Ukraine Said Likely to Get $1.7 Billion Aid Installment From IMF

Ukraine has won IMF management’s endorsement for getting the next installment of its $17.5 billion bailout after passing laws required by the fund and progressing on a debt restructuring with creditors, according to a person familiar with the matter.

The conflict-torn nation is likely to win formal approval for the $1.7 billion disbursement as soon as July 31, when the International Monetary Fund’s executive board is scheduled to meet on the issue, said the person, who is familiar with IMF discussions and asked not to be identified because the talks aren’t public.

The Washington-based fund said in April it was vital that Ukraine reach a restructuring settlement with its bondholders before the next tranche was disbursed. IMF Managing Director Christine Lagarde softened that stance last month, saying that the fund can keep supporting Ukraine even if an accord with creditors “cannot be reached in a timely manner.”

Ukrainian bonds rallied earlier on Friday after the government said it made an interest payment on time, showing debt-restructuring negotiations are making progress. The nation’s debt maturing July 2017 rose to a five-month high.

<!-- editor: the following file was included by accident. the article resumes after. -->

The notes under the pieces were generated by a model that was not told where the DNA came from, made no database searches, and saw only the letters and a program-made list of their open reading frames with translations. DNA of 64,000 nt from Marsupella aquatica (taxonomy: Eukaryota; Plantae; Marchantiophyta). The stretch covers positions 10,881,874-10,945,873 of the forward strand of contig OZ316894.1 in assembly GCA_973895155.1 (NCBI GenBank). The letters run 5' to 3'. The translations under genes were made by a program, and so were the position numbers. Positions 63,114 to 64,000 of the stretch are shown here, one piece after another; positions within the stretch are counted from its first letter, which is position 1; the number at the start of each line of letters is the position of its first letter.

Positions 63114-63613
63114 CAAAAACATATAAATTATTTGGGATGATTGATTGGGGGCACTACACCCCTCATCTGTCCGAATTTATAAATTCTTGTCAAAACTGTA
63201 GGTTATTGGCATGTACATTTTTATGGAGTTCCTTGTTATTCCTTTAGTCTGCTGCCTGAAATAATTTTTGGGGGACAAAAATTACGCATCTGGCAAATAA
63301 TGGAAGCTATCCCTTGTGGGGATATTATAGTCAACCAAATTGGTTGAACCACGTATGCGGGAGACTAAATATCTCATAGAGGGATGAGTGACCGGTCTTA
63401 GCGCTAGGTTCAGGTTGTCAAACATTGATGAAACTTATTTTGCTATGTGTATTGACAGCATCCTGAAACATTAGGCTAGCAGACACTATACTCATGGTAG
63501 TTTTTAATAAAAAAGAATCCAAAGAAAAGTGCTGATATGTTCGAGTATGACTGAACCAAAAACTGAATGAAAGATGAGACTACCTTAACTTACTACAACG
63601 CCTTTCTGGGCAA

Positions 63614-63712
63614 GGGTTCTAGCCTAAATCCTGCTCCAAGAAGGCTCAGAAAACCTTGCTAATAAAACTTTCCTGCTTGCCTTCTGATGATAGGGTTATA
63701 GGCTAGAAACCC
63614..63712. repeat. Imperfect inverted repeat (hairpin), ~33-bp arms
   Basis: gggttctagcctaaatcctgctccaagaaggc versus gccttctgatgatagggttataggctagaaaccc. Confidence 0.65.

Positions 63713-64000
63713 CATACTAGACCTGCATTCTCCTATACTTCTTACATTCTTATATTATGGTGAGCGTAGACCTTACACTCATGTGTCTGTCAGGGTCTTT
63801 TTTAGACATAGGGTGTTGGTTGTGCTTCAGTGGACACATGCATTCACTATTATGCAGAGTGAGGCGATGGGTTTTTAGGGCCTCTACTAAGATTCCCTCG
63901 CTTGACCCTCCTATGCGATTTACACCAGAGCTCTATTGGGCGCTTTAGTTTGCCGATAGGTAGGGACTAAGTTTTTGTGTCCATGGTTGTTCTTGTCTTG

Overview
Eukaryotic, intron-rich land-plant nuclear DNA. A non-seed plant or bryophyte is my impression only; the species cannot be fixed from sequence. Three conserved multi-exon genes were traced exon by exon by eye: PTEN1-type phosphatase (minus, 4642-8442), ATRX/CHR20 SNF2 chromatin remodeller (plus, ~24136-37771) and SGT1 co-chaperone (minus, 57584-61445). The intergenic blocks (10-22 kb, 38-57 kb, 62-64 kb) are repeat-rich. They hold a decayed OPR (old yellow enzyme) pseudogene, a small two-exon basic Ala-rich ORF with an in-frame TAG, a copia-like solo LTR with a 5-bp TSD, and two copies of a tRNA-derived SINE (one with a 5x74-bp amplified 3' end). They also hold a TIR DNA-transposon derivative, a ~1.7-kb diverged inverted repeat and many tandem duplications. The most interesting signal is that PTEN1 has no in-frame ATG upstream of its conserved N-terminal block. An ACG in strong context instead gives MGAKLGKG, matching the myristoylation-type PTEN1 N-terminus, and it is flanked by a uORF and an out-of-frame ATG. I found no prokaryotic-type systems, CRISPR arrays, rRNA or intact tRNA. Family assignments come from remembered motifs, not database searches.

The IMF loan program assumes the debt restructuring will save the Ukrainian government $15.3 billion by 2018. In addition to generating the projected savings, the fund wants a debt deal to lower Ukraine’s debt-to-GDP ratio to below 71 percent by 2020 and keep the gross financing needs of the government’s budget to an average of 10 percent from 2019 to 2025.

Satisfactory Progress

With Ukraine having fulfilled its reform promises to the fund’s satisfaction, IMF officials have been sufficiently encouraged by the pace of talks to recommend release of the $1.7 billion installment, the person said. IMF managers see Ukraine and its creditors as on track to satisfy conditions of the fund’s bailout, hopefully before the second review of the program is completed, according to the person.

The discussions affect $19 billion in international debt held by investors such as Franklin Templeton.

The country and its creditors have been making “good progress” in discussions on a debt deal, IMF spokesman Gerry Rice said separately Thursday at a regularly scheduled briefing in Washington.

The government and a group representing creditors agreed in a joint statement July 16 to work on “narrowing the gaps” between their proposals after meetings in Washington attended by Finance Minister Natalie Jaresko.

Lawmakers in Kiev last week passed laws on utility prices, anti-corruption efforts, deposit guarantees and improvements in the ability of the state energy company to collect receivables.

After completing a staff mission to Ukraine in May, IMF officials revised down their economic projection for the country to a contraction in output of 9 percent this year.

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